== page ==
Think tank's control of fund threatens academic freedom, Legco hears
Academic freedom in Hong Kong is threatened by the government’s recent transfer of a HK$20 million public policy research fund from academics to a politically motivated, pro-Beijing think tank, the legislature was told on Thursday morning.
Scholars, activists and students appeared at a Legislative Council question period to describe their fears about the fund’s future under the control of the Central Policy Unit, which some compared to the Chinese Communist Party.
“The funding was originally set up to help the government think outside the box,” said Eliza Lee Wing-yee, a professor of Hong Kong University’s political science department. “But the changes can mean only that the original purpose will be completely defeated.”
The criticisms came after a CPU representative said the think tank would invite government officials to participate in vetting research proposals. Critics on Thursday said independent academic research should not come under government, business or political influence, or face interference from officials.
“How will [this arrangement] be different from the propaganda unit of the Communist Party?” asked Law Yuk-kai, director of the Human Rights Monitor group.
The CPU regained control of the annual HK$20 million fund, previously overseen by academics, late last year. A significant funding source for social scientists who study local policies – from columbariums to cross-border low carbon transport – the scheme will now be overhauled to do “more timely and issue-specific public policy research”, the CPU said in December.
The CPU, the city’s top government think tank, is led by outspoken pro-Beijing figure Shiu Sin-por.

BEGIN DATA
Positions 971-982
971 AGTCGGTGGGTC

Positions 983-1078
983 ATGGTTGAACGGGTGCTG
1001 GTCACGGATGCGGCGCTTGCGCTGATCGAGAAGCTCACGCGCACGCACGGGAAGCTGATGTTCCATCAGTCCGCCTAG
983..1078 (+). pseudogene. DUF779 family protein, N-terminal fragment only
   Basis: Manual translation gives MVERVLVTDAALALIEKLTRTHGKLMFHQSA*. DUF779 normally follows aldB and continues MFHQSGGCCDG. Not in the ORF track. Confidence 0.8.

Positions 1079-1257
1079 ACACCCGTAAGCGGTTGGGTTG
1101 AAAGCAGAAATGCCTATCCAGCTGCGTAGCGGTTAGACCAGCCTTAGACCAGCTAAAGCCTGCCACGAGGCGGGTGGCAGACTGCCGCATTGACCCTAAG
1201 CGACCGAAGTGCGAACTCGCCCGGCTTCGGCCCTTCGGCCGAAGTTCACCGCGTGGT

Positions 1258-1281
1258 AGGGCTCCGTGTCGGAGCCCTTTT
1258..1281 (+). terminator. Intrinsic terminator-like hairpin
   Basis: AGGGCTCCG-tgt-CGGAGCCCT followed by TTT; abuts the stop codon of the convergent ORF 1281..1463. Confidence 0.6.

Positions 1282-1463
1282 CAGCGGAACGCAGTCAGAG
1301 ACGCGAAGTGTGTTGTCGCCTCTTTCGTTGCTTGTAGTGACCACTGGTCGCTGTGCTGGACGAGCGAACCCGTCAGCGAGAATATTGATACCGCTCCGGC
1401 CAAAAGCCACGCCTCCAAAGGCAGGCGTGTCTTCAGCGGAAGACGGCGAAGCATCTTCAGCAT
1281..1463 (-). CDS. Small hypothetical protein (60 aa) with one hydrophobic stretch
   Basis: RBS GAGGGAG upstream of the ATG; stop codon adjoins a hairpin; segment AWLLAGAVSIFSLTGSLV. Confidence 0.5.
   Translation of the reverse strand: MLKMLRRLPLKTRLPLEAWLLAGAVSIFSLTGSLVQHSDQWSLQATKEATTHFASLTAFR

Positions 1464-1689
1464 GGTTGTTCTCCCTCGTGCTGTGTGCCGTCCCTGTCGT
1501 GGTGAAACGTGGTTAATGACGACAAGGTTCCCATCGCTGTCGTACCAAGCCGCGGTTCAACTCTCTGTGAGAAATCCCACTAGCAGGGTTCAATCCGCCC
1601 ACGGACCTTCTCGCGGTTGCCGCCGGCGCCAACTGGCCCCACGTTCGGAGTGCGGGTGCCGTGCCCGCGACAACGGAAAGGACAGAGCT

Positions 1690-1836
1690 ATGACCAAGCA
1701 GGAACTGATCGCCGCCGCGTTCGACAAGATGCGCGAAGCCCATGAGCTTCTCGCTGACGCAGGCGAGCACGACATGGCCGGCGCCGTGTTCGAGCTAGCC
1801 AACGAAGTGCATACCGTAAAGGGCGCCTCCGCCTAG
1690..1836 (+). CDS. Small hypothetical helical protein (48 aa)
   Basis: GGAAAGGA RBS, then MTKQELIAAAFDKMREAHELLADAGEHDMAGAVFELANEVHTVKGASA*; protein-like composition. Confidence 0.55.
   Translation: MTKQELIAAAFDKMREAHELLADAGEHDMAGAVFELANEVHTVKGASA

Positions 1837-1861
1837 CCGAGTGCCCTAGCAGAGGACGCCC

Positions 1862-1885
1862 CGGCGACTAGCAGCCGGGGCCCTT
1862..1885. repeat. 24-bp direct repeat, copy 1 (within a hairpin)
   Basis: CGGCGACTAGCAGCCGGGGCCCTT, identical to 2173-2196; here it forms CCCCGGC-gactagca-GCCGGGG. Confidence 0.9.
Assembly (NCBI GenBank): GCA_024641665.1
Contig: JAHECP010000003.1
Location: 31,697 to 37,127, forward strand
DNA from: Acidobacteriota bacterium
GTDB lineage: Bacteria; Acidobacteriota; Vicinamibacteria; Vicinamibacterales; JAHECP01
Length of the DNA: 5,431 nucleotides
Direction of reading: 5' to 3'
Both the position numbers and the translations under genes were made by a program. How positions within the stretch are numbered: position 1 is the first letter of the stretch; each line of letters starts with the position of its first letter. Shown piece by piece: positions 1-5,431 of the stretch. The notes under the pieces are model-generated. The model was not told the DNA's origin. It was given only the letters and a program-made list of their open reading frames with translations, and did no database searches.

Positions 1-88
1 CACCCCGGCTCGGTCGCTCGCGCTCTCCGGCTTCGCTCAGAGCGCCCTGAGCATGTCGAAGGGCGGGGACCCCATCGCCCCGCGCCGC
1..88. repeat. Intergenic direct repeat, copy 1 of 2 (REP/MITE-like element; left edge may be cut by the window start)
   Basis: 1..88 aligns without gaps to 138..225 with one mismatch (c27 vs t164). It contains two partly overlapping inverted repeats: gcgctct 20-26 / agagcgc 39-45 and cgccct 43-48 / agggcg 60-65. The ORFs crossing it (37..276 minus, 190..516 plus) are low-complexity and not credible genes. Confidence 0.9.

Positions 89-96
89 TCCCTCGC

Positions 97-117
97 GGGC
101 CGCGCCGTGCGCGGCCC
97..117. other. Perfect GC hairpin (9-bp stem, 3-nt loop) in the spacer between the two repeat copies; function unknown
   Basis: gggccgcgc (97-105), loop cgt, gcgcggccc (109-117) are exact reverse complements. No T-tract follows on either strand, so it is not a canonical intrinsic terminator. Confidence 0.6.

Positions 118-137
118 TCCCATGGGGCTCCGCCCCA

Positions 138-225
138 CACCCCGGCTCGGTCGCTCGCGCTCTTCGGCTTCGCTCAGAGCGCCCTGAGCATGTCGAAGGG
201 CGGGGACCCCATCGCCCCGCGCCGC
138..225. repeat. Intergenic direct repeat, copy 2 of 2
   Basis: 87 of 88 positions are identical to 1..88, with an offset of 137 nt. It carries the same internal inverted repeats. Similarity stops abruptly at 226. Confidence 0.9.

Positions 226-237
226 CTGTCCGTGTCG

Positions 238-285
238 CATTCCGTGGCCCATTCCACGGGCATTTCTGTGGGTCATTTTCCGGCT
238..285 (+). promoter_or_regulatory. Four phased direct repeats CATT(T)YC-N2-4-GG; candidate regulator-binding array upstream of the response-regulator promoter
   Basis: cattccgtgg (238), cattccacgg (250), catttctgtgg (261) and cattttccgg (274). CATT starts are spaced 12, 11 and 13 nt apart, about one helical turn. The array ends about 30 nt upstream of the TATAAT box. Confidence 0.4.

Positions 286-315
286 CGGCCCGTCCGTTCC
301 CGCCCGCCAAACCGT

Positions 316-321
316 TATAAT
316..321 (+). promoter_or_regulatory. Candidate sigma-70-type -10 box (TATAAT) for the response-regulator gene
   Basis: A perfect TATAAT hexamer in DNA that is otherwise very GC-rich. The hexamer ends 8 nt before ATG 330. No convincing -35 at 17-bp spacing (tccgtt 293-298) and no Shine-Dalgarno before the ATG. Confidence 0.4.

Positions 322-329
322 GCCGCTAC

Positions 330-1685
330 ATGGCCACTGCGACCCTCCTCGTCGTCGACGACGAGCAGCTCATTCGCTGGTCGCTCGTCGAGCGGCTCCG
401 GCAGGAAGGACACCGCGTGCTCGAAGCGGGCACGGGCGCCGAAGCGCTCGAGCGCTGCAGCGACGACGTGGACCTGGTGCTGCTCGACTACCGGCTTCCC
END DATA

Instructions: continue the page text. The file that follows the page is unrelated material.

Johnson Yeung Ching-yin, president of Chinese University’s student union, said the new arrangement would “only further dampen government credibility”, and make it harder for the government to implement controversial policies.
CPU research director Stanley Wong Wing-hong defended the changes, telling lawmakers the new arrangement was aimed at adapting to the needs of a “fast-changing” society and for proper allocation of funding.
The new system would be more flexible than in the past since it could commission research at any time of the year, instead of the former annual vetting system, he said.
The government says the amount of funding involved constitutes only a small portion of the billions given to universities annually, and that independent academics will be appointed to form a committee under the CPU to vet proposals.
However, a CPU director acknowledged at Thursday’s Legco session that officials would have the right to oppose funding a particular proposal. Also, the CPU should ensure that study themes “better meet social needs”.
The fund was formerly controlled by the Research Grants Council, whose chairman, Professor Benjamin Wah, told lawmakers on Thursday that 700 research proposals have been submitted since the funding scheme was set up, and about 150 projects have been approved.
“Although it is a small amount, it has funded many researchers,” he said.